October 1995

What Mothers Say About Why Poor Children Fall Behind on ImmunizationsA Summary of Focus Groups in North Carolina

Author Affiliations

From the Departments of Pediatrics (Drs Lannon, Bordley, and Margolis and Ms Stuart) and Medicine (Dr Lannon), University of North Carolina School of Medicine, Chapel Hill; Wake County Department of Health, Raleigh, NC (Dr Brack); Group Health Cooperative of Puget Sound, Seattle, Wash (Ms Caplow); and Research Triangle Institute, Durham, NC (Ms McNeill).

Arch Pediatr Adolesc Med. 1995;149(10):1070-1075. doi:10.1001/archpedi.1995.02170230024003

Objectives:  To develop a more thorough understanding of the factors that impede poor parents' utilization of health care services for their children and to refine interventions to improve immunization rates.

Methods:  We conducted focus group sessions with mothers whose children received care at the health departments in five North Carolina counties. Mothers were uninsured or were receiving Medicaid. A total of 50 women participated; group size varied from three to seven mothers.

Results:  Socially disadvantaged mothers faced barriers at multiple points in the process of obtaining preventive care for their children. Organizational barriers, such as a lack of flexibility in scheduling and long waiting times, were exacerbated by personal barriers, such as a lack of reliable transportation, chaotic home environments, and employment conflicts. Lack of knowledge regarding the timing of childhood immunizations and misperceptions about the safety of immunizations were also important obstacles. Mothers made several suggestions, such as changes in scheduling, greater assistance with transportation, improved waiting facilities, and increased health education.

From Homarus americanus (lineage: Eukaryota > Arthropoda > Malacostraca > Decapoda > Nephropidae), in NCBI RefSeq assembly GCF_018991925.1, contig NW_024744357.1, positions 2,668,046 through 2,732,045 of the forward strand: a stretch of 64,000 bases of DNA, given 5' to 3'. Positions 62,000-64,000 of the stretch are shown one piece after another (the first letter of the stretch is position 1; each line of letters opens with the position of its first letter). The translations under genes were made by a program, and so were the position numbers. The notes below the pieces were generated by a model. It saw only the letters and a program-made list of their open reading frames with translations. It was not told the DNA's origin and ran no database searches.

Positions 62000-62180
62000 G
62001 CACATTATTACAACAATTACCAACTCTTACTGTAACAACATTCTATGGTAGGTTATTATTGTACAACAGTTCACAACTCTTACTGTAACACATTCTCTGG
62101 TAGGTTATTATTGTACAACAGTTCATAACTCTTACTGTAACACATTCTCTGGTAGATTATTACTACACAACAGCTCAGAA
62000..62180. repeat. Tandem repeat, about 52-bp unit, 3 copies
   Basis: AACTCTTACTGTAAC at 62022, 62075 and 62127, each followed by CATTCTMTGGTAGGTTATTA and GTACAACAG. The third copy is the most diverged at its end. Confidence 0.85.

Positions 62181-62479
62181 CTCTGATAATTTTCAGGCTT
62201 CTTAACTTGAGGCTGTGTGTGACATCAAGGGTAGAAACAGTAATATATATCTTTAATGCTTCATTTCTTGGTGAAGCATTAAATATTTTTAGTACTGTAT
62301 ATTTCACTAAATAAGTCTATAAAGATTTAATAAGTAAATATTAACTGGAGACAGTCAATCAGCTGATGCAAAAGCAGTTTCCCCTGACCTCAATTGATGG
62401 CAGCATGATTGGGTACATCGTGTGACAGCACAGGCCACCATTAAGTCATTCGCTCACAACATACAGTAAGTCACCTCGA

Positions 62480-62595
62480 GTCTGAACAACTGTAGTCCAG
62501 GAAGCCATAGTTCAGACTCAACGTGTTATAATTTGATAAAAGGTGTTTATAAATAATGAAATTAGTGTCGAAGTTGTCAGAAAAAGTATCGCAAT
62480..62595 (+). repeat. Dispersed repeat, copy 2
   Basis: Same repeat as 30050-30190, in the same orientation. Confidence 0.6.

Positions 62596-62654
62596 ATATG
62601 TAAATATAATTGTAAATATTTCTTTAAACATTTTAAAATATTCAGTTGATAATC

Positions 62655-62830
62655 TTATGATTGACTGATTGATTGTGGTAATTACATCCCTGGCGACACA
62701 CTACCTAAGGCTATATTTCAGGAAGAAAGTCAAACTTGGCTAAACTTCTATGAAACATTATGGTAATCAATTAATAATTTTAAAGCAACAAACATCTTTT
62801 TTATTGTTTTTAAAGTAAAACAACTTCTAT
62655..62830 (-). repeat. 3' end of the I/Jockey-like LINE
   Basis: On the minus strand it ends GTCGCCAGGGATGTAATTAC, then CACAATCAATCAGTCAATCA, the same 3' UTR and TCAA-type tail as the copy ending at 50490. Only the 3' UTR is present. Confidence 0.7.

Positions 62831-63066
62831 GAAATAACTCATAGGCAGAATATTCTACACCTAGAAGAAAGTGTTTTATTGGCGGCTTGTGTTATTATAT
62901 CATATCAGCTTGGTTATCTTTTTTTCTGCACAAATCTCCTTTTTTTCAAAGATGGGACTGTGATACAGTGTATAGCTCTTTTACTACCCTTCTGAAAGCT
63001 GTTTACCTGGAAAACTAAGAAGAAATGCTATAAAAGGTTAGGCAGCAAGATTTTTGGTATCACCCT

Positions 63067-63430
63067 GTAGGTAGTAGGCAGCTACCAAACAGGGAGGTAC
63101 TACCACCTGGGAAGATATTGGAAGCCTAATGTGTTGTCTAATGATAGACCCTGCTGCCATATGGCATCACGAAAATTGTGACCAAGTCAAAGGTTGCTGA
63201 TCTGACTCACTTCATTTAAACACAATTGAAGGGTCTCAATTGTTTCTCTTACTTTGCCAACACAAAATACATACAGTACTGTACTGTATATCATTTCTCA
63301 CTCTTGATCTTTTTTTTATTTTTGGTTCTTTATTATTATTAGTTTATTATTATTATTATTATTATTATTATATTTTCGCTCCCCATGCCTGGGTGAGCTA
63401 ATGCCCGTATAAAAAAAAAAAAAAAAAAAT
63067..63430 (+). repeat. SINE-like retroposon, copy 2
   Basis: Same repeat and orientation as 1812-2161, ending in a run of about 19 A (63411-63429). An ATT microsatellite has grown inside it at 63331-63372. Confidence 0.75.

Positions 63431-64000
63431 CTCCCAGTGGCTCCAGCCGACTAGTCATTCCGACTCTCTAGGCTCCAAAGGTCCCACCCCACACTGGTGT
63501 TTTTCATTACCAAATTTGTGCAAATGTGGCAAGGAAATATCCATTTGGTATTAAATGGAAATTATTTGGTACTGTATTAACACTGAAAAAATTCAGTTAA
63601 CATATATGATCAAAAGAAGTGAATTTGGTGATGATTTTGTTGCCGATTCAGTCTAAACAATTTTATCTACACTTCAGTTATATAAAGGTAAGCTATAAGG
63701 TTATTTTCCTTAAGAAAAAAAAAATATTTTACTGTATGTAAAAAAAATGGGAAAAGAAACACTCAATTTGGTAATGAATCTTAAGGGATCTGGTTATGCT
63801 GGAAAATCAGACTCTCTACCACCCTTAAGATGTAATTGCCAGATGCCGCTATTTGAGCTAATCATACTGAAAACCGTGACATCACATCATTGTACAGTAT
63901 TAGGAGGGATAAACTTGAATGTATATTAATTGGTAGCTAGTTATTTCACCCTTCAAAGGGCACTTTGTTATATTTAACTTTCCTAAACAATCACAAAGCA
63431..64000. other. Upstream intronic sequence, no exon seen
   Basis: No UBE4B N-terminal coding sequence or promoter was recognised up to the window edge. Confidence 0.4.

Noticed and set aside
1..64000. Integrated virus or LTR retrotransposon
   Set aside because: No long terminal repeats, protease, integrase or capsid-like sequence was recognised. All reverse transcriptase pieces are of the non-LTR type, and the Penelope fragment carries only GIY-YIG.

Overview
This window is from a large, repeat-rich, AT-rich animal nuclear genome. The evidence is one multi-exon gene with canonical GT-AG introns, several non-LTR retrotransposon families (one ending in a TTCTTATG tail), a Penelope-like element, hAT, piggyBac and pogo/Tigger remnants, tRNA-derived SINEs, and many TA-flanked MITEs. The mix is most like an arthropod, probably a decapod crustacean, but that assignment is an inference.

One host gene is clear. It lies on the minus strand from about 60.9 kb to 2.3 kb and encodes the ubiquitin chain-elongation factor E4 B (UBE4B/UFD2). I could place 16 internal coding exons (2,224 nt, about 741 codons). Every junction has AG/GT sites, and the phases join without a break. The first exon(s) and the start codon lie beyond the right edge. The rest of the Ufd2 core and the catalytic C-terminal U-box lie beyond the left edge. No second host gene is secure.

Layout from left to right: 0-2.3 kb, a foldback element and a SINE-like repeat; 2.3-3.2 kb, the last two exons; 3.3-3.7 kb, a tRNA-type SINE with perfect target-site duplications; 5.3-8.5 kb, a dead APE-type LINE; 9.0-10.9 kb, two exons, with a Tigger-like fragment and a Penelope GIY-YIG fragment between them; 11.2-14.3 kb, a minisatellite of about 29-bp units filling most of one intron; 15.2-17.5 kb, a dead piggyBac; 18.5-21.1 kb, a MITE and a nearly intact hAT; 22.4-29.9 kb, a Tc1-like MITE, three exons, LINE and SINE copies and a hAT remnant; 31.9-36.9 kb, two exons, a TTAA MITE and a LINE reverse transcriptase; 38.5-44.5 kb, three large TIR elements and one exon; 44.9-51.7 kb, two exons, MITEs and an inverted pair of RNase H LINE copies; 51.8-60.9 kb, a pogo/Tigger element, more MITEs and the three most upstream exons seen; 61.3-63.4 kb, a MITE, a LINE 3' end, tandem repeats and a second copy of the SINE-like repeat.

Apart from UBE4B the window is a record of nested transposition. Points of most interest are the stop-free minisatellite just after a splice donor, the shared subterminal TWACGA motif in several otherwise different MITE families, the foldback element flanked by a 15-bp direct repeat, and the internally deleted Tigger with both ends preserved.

Conclusions:  Our study suggests that even with improved financing of well-child care, many important barriers to adequate immunization will remain. Many of the changes that mothers in our focus groups advocated are not related to insurance coverage and would be simple and inexpensive to implement. To help with these changes, we developed a checklist for use by health departments to determine which organizational barriers exist at their facility and suggest strategies to overcome the problems. Organizational, personal, and attitudinal barriers pose serious problems for socioeconomically disadvantaged families. To improve vaccination rates for children, new personnel and programs are probably less important than careful strategies to maximize exisiting resources.(Arch Pediatr Adolesc Med. 1995;149:1070-1075)